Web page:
The future of publishing is entering a new golden era that will make publishing available to more people. Twitter, new long-form content distributers and an increase in digital ad spending will support this new era.
On this week’s show we reveal who should “jump” for T-Mobile’s upgrade path, remind people what not to put in emails and delve into 3D printing.
The crux of the government’s case against Apple is that it acted as the “ringmaster” of a conspiracy among the publishers to raise the price of ebooks above what Amazon was selling them for. But what the government calls a conspiracy in restraint of trade, Apple calls standard operating procedure for entering a concentrated media market.
A quarter of e-reading consumers in multi e-reader households (which is about half of all e-readers households today) list the iPad as their primary e-reader, a share over twice that of single e-reader households.
Did you buy an ebook in the last two years? Amazon is notifying customers of the potential for a refund and other retailers will soon follow suit. The process is part of a long, complicated class action proceeding.
Thirty states have bagged $52 million from publishers as part of a price fixing investigation involving Apple. More money is on the way. While state leaders say the money is for overcharged consumers, legal and antirust experts say the arrangement is unusual.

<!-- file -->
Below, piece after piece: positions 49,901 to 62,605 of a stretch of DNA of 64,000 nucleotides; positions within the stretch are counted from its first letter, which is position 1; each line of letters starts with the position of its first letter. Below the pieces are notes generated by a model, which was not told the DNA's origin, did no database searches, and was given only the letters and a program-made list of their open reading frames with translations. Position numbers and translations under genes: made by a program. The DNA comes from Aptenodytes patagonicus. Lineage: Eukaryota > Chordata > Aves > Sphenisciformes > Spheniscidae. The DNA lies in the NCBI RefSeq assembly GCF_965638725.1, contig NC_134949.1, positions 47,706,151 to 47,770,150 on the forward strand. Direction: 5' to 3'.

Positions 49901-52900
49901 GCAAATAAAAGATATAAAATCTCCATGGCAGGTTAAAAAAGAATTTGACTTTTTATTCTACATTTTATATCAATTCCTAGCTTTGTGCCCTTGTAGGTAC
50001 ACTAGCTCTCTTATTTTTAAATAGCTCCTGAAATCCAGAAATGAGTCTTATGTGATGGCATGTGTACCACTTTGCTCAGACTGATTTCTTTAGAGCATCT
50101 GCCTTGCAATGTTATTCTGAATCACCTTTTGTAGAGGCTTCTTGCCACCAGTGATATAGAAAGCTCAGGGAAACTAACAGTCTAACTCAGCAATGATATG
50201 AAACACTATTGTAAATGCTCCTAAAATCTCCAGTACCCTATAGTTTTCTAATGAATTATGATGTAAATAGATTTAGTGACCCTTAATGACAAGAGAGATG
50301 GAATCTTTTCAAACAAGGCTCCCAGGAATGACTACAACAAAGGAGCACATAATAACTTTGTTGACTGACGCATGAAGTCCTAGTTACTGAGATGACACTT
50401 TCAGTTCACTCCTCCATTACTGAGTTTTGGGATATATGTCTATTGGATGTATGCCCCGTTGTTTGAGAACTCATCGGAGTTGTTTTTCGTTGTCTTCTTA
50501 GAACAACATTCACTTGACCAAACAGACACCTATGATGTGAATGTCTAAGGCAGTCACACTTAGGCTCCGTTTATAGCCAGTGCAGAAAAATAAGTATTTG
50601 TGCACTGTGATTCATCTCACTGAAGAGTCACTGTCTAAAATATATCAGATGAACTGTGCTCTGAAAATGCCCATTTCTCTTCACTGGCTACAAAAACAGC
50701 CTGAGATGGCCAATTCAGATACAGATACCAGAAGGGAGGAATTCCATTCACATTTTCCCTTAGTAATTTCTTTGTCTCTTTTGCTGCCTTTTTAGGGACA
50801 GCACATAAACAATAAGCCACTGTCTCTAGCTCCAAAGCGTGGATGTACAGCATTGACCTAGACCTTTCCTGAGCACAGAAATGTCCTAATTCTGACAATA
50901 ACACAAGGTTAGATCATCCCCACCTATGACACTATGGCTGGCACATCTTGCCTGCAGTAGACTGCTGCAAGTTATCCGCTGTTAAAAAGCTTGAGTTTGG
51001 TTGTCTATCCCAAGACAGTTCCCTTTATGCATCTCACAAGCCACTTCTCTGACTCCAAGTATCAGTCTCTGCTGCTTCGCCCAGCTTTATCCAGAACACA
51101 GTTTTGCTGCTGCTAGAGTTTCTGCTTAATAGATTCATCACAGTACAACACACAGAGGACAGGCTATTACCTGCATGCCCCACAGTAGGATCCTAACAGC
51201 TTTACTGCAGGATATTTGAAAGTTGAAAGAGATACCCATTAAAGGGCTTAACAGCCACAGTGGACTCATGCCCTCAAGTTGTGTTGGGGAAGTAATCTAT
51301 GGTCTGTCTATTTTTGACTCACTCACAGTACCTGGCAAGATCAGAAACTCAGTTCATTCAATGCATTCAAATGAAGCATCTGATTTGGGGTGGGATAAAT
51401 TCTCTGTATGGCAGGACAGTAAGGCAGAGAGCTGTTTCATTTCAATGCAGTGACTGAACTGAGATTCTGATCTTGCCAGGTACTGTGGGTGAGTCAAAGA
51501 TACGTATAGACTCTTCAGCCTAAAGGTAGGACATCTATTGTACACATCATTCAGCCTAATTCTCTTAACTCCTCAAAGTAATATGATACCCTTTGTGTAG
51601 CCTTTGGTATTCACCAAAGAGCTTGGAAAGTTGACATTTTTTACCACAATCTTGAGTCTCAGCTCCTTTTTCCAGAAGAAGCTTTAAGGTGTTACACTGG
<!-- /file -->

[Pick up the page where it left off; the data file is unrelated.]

Ray Bradbury was right about so many things that it almost hurts to write this: he was wrong when it came to reading. But then I also get to tell you this: he changed his mind. HarperCollins tells paidContent a digital backlist is in the works.
In a new pushback over its role in an ongoing e-book controversy, Apple said that Steve Jobs’ widely reported quotes on Amazon and book publishers “will speak for themselves.” The company also denied again that it conspired to fix e-book prices.
“If you buy a digital book you should be able to read it on anything you want to read it on”, said Pottermore CEO Charlie Redmayne at paidContent 2012.
In a strongly worded opinion, US District Judge Denise Cote rejected requests by Apple (s aapl) and book publishers to throw out a class action suit that accuses them of price-fixing.